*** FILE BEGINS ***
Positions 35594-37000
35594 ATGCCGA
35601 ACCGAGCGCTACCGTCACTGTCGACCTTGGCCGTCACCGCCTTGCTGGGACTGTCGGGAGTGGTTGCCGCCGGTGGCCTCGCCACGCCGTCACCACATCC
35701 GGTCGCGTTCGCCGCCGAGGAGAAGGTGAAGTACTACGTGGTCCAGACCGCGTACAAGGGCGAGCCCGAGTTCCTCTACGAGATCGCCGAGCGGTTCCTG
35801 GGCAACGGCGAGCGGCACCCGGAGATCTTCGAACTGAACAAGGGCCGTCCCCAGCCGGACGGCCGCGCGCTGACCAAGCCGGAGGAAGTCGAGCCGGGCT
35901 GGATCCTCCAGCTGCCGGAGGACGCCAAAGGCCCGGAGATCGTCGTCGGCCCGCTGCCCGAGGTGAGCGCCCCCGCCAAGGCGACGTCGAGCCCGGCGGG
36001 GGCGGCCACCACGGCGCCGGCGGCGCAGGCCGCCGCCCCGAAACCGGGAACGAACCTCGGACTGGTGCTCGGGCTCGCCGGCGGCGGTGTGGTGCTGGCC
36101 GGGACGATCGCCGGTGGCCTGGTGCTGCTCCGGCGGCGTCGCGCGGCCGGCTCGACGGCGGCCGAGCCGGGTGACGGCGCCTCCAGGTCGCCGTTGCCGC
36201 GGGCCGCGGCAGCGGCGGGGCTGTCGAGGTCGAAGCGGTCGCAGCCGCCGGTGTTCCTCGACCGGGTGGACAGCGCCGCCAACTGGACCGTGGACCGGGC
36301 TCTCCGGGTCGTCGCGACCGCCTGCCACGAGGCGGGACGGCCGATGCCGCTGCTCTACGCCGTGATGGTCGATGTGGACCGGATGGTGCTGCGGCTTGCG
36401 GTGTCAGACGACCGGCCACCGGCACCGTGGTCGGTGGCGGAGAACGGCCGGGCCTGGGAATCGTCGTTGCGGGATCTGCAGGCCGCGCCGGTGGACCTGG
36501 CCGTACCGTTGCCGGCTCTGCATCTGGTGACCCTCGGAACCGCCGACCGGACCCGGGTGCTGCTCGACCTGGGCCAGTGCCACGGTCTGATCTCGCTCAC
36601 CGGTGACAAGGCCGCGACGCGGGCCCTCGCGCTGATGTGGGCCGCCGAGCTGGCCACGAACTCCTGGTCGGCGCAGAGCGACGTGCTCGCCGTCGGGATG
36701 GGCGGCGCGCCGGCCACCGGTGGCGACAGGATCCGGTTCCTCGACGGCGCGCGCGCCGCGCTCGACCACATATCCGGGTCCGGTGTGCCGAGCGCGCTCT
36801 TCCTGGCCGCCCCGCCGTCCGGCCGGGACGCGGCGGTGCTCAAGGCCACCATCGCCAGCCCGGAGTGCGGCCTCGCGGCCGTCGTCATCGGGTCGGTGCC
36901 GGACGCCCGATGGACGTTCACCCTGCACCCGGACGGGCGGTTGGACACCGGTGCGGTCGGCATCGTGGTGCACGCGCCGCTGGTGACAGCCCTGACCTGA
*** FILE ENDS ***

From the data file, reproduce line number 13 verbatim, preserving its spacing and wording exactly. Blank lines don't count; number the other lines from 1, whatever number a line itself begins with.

36601 CGGTGACAAGGCCGCGACGCGGGCCCTCGCGCTGATGTGGGCCGCCGAGCTGGCCACGAACTCCTGGTCGGCGCAGAGCGACGTGCTCGCCGTCGGGATG